Lingua Libre and Common Voice are open-source platforms that allow users to record words and phrases (Lingua Libre) and sentences (Common Voice). The Lingua Libre study and its outcomes were explained in detail in the Wiki Workshop 2022, focusing on Odia and its Baleswari dialect [6]. The audit of Common Voice for Santali was presented during Mozilla Festival (MozFest) 2022 [6]. The OpenSpeaks Before AI framework covers six main areas:

  • Purpose and affordability: reasons a user uses a platform or a contributor contributes to developing it and how affordable it is for them to use/contribute
  • Hardware and platforms: devices and other platforms they use
  • Accessibility: accessibility issues and needs for those using a platform
  • Project launching: the preparation that leads to the first significant use/launch
  • Privacy: privacy- and ethics-related advantages and concerns
  • Diversity: diversities of different kinds (e.g., gender, caste, affordability/access, race, ethnicity).

The framework itself is neither conclusive nor a restrictive guide. Rather, it collects some critical details about platforms that help people build LLMs and speech synthesis applications, and about their users and/or contributors. Audits can be conducted by both users and nonusers of a platform—and, importantly, by researchers or developers tied to a platform. The audit can be imagined in the same way as ethnographic user research, revealing what is working or not working and indicating what needs to be removed or improved. The open frameworks created based on the initial audits are also open to modification—as the products of a pilot, they have a lot of room for improvement.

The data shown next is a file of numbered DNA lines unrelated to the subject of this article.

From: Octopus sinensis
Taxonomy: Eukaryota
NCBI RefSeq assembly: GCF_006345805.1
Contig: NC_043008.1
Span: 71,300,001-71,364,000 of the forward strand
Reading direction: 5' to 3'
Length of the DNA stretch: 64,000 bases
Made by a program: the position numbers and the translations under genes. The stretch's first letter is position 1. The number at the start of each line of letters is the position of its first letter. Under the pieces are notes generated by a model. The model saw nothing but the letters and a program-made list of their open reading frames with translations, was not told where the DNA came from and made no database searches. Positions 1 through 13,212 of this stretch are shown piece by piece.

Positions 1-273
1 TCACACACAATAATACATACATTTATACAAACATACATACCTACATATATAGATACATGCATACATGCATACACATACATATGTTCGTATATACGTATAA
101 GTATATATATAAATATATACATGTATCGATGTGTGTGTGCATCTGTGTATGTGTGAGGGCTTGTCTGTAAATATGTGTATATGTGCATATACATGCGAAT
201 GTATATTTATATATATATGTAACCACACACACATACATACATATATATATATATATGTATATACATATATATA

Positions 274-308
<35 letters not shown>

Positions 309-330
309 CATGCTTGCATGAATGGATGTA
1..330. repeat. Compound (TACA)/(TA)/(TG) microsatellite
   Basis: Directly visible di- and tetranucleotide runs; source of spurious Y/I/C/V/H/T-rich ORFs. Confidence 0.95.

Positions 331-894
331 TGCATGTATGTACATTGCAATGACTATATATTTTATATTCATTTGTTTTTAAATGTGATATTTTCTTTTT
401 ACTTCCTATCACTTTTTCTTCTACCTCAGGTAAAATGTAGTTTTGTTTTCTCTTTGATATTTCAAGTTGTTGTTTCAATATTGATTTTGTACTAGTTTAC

Santali-language Wikipedia editors being celebrated in Bhubaneswar, Odisha, India. Despite its official recognition and being spoken by 7.6 million Santal people, Santali is yet see widespread use, leading to poor online representation of Santals and their community knowledge. (CREDIT: R Ashwani Banjan Murmu / CC-BY-SA-4.0)

The foundational layers of OpenSpeaks ( as a set of open educational resources lie in multimedia language documentation and emphasize Indigenous, endangered, and low- and medium-resource languages. It was initially intended to help citizen documenters and archivists with stand-alone audio and video projects, including documentary films, but now encompasses building multimedia language data. Since our tested languages have writing systems of their own, it was straightforward to publish the audit reports as text. Auditing platforms that use oral-only languages and dialects, however, can also be done through audio and video interviews. These could be useful to strengthen the foundational areas in languages that lack resources before moving on to building massive speech data or LLMs. Foundational layers such as word or speech corpora often help in the research and development of many vital tools such as typefaces, input tools, and text-to-speech and speech-to-text tools. Broadly speaking, open auditing can also help in identifying gaps and advocating for resources for priority areas. Like any other correcting mechanism, open auditing is not foolproof. It can only help us see gaps and add a layer of accountability by incorporating practical tools such as “datasheets for datasets” [4].

1. Mozilla. Creating trustworthy AI: README;
2. Panigrahi, S. and Hembram, P. OpenSpeaks Before AI (1.0). O Foundation. Sep. 2021;
3. Acey, C.E., Bouterse, S., Ghoshal, S., Menking, A., Sengupta, A., and Vrana, A.G. Decolonizing the Internet by decolonizing ourselves: Challenging epistemic injustice through feminist practice. Global Perspectives 2, 1 (Feb. 2021);
4. Gebru, T., Morgenstern, J., Vecchione, B., Vaughan, J.W., Wallach, H., Dumé, H., III, and Crawford, K. Datasheets for datasets. Communications of the ACM 64, 12 (Nov. 2021), 86–92;
5. Panigrahi, S., Hembram, P., and Birua, G. Understanding web content monetization in the Ho and Santali languages;
6. Panigrahi, S. Building a public domain voice database for Odia. Companion Proc. of the Web Conference 2022. ACM, New York, 2022, 1331–1338.

Posted in: on Wed, April 05, 2023 - 9:23:00

Subhashish Panigrahi

Subhashish Panigrahi is a public interest archivist and researcher, civil society leader, and a nonfiction filmmaker interested in tech, society, media, Open Culture, and digital rights. He founded OpenSpeaks and cofounded the O Foundation. [email protected]